>> persue megalomania; or the pirate scientist of 5HC; but in detail more like
>> several heroic Greek horrors all at once.
>It seems too melodramatic to me; why do you (or Swanwick) reject the
science-fictional story in favor of a homicidal maniac interpretation?
>Now Alex:
>> Hmmm...  Yeah, I caught the Tamar reference--I hadn't thought of the
>> daughter-of-the-future possibility--but this is a clone of a
step-daughter if
>> so, which IMO makes Emory considerably less responsible for incest than,
>> Severian.  I simply don't think the story presents things so as to suggest
>> that the incest (with the daughters) is real.
>Me neither. Besides, Tamar was a daughter-in-law, and it was her own idea.
Though I suppose pun could be intended.
>> Yes, Emory kills the coyote--but acknowledges his own guilt, if you look
>> closely.  Certainly he's a <vastly> more ambiguously bad figure than
>> Baldanders (not that Wolfe doesn't give even Baldanders his devil's due).
>Does he admit it? Where...and why? He *likes* the coyote.
>> It seems to me that Emory IS quite Weer-ish:  they share a kind of
>> that can lead them into error/disaster, yet also seems to serve as a
>> element (consider a Weer who DIDN'T hunt for the treasure with Lois, or an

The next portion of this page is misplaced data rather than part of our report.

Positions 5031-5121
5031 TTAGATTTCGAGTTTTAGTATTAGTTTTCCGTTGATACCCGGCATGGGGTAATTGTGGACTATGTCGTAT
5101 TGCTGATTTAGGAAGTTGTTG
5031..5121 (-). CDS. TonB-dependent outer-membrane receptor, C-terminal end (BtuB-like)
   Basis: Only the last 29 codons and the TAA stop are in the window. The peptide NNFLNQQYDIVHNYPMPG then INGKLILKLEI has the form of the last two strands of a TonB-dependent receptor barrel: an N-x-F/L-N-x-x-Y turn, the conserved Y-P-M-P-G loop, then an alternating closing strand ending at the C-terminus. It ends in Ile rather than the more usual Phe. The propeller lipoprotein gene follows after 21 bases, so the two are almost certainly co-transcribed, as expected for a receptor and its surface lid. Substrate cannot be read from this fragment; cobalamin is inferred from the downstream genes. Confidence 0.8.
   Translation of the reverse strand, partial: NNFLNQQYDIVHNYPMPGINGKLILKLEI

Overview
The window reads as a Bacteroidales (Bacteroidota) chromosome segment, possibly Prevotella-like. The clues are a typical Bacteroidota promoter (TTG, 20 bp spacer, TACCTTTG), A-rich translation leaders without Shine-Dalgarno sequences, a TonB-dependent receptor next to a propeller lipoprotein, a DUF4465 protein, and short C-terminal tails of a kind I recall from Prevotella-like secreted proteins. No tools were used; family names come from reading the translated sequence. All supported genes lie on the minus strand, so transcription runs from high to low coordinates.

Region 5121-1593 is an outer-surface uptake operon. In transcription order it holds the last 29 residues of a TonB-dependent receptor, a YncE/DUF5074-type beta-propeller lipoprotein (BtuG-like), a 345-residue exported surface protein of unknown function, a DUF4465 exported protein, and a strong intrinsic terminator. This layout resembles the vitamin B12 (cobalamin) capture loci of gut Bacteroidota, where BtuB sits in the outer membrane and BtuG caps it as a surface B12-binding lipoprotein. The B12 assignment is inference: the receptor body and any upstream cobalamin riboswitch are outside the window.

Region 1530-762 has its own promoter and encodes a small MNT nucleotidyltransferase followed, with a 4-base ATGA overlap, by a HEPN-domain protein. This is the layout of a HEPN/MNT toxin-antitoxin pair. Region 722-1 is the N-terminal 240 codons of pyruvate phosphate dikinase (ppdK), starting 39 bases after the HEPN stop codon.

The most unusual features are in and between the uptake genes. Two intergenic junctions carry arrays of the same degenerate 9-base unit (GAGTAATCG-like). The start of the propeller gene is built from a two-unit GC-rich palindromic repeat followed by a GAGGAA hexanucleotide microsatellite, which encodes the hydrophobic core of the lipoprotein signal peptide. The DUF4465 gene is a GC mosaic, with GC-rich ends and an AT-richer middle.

>> Emory who said "hell, I'm not going back to my cabin with those crazies,
>> find a motel, son").  Both have a kind of wisdom that they often seem
>> to apply to themselves (note Weer's comment re: testifying about the abuse
>> to the "good twin"--his reference here to God makes me have trouble seeing
>> Emory as a cut-off-from-creation figure like Baldanders).  Emory's
>> flawed, and his curiosity gets his son murdered, but he also seems to me to
>> have a considerable amount of author sympathy (in this sense I disagree
>> Gardner Dozois' comments in the intro to whichever Year's Best SF he didn't
>> print "The Ziggurat" in as well as with Swanwick--Wolfe hardly ever
>> a protagonist without massive, potentially deadly, flaws--but Emory has as
>> much underlying author sympathy with him as, say, Number 5 or Weer, I
>> In fact, I think one thing this story does is set up a situation where it
>> seems to be a possibility of a "lone man defending his cabin against
>> and then turns it inside-out--neither the man nor the invaders are purely
>> evil or wrong--both are trapped by misunderstanding and human
nature--but the
>> end indicates that even in these cirumstances, after blood and pain,
there may
>> be a possibility for something else, even if that's ambiguous, too.
>Gosh, this is certainly the way I read it too. I mean, look at those
details of making the bunk bed for Jan, of planning how the girls can
sleep, of the "girls" and "boys" demarcations, they don't seem like the
set-up for a bloodbath, and I completely believed in his fatherly feeling
for the girls. Falsely accusing a man of inappropriate behavior is one of
the deadliest and most unfair weapons a woman can aim; it's what made Sue
Miller's THE GOOD MOTHER such a frightening work of realism.  I didn't even
think he killed the coyote, and I still don't get that. Can someone help me
>*More Wolfe info & archive of this list at http://www.urth.net/urth/

*More Wolfe info & archive of this list at http://www.urth.net/urth/